Samuel T. Dana of the forestry
school and Dean Clarence S. Yoakum
of the graduate school will leave early
tomorrow for a week's visit to field
stations and colleges which are par-
ticipating in the Summer Session
curriculum in the northern part of
the state.
Arriving at Mount Pleasant at
noon, Dr. Hopkins will meet members
of the faculty who are carrying out
the University curriculum at Central
State Teachers College. The three
will then drive to Frankfort and
cross Lake Michigan by ferry to
Menominee in the extreme southern
tip of the upper peninsula.,
From here a short trip to Iron
River on Tuesday will bring them
to the Forestry Station on Golden
Lake, where they will meet the stu-
dents and faculty, and Dean Dana
and Dr. Hopkins will discuss admin-
istrative problems with Prof. Robert
Craig, director of the camp. A meet-
ing which Dean Yoakum will attend
will take the party to Houghton the
following day.
Tm.+n, Q++.t moaau.nc rnIA a+

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i
t
l
I
I
i
3
). ,

Circus
Only

Before the horrified eyes of hun-
dreds of spectators, Mrs. Vera Fan-
ning, 21 year old aerialist with Park-
er and Watts Circus, plumeted 30
feet from her trapeze to the ring
yesterday afternoon.
Physicians at St. Josephs Mercy,
Hospital reported Mrs. Fanning was
"not in a serious condition." They
said she suffered minor internal ab-
dominal injuries.
A moment before the plunge she
had been performing before an au-
dience which included dozens of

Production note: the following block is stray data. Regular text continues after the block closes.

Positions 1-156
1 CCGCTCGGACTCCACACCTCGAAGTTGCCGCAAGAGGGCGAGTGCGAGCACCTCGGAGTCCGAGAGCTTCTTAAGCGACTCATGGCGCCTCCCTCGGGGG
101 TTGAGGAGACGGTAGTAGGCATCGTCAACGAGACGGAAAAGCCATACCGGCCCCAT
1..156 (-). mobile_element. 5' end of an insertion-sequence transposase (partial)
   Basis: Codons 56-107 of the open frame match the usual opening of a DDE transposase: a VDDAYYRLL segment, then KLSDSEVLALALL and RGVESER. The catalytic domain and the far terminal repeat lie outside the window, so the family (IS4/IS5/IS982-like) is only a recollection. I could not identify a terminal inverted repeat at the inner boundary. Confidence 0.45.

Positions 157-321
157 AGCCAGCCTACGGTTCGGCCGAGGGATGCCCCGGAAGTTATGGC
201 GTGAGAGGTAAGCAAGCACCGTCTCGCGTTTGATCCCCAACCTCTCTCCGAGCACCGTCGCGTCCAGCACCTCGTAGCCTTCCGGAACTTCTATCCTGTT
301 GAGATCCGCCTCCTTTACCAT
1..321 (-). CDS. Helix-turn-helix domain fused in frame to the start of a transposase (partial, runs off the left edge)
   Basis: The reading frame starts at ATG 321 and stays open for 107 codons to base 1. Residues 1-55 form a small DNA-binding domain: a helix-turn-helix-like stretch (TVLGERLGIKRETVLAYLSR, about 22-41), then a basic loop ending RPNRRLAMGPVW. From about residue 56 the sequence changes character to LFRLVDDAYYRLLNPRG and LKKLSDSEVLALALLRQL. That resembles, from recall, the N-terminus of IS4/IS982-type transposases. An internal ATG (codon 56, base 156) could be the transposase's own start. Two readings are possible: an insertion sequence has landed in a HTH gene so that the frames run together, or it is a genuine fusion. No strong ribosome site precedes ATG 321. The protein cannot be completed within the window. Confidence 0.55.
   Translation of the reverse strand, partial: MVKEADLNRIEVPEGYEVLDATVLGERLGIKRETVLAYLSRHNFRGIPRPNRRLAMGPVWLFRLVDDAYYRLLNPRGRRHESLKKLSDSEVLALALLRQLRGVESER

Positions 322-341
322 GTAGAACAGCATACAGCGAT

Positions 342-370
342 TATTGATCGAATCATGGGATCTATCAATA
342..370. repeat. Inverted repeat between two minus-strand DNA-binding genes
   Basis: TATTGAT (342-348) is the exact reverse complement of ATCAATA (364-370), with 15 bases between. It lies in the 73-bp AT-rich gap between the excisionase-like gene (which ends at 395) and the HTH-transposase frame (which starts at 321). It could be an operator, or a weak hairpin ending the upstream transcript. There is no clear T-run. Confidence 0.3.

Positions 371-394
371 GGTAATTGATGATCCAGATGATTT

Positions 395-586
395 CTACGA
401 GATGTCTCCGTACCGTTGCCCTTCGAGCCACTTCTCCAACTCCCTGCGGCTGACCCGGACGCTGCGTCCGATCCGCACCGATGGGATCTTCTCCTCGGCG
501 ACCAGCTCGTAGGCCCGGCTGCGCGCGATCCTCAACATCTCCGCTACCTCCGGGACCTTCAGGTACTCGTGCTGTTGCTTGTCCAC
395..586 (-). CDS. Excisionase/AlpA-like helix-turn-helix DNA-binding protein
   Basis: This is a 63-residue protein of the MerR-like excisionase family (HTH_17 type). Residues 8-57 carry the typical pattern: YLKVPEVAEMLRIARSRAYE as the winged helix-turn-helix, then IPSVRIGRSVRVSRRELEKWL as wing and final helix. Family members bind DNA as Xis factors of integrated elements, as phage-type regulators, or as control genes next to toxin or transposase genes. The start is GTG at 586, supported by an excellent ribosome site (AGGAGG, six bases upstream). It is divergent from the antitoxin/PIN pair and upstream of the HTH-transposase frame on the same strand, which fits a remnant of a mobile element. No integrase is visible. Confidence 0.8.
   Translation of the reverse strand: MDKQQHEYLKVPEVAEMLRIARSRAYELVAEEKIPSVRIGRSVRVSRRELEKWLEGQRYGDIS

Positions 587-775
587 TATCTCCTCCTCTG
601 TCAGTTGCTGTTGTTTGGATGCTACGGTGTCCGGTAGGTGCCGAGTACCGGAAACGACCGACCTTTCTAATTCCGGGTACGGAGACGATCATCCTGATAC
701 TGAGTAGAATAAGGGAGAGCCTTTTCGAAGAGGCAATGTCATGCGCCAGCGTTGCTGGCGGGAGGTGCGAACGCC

members of the Circus Fans of Amer-
ica group, which .is holding its an-
nual convention) here. Her hus-
band was holding onto the trapeze
with his hands while she clung to his
ankles. Somehow her hands came
loose and she fell. After a hurried
examination by the circus doctar an
ambulance was called and she was
st abis haaal fo dsoq at4 on. u93j1
fbeing held for observation.

Aerialist Suffers
Minor Injuries

k
4 (
,)
.
a

Delay also appeared probable b
fore any decision by the Labor I
lations Board on the inter-union C
pute in General Motors plants co
be obtained. Frank H. Bwen, R
gional Director of the Board, said
day it was "not likely" a barga i
election of G.M. employes could
held within 60 days. He explair
that on receipt of a General Mot
election petition he asked Thor
and Martin for "comment" on ti
membership in the Corporatic
plants. If both claim a major
Bowen said, a hearing would be hi
to decide whether an election wo
be ordered.
Vesper Service
Opens Tonigi

Dog Needed For Stellar ,Role
In Two Gentlemen Of Verona'
Wanted urgently: one small, part like an old trouper. He looked,

Convocation Will Be He
In Rackham School
The first Summer School Ves:
Service and Convocation will be hI
at 8 p.m. today in the Lecture H
of the Rackham Graduate School
To encourage a devotional spi
to bring together in a convocation
large share of the students of
Summer Session and to advance
preciation of the University
among the purposes of this serv
according to Director Louis A. H
kins of the Session.
The program includes devoti
led by the Rev. Leonard A. Pa
minister of the First Congregatic
Church; an address by Director H
kins; and the benediction by Dr.:
ward W. Blakeman, cnunselnr in

friendly dog of any description.
Due to the illness of one of the
lead characers in "Two Gentlemen of
Verona," the third of$ the weekly
plays to be seen here at the Lydia
Mendelssohn T h e a t r e. the dog

dejected just at the right time, he
wagged what tail he had just at the
right time and generally stole the
show. He made such a hit that offers
to keep the dog poured in. Hovever,
the cast kept his as sort of common
nronertv. But last week he was hit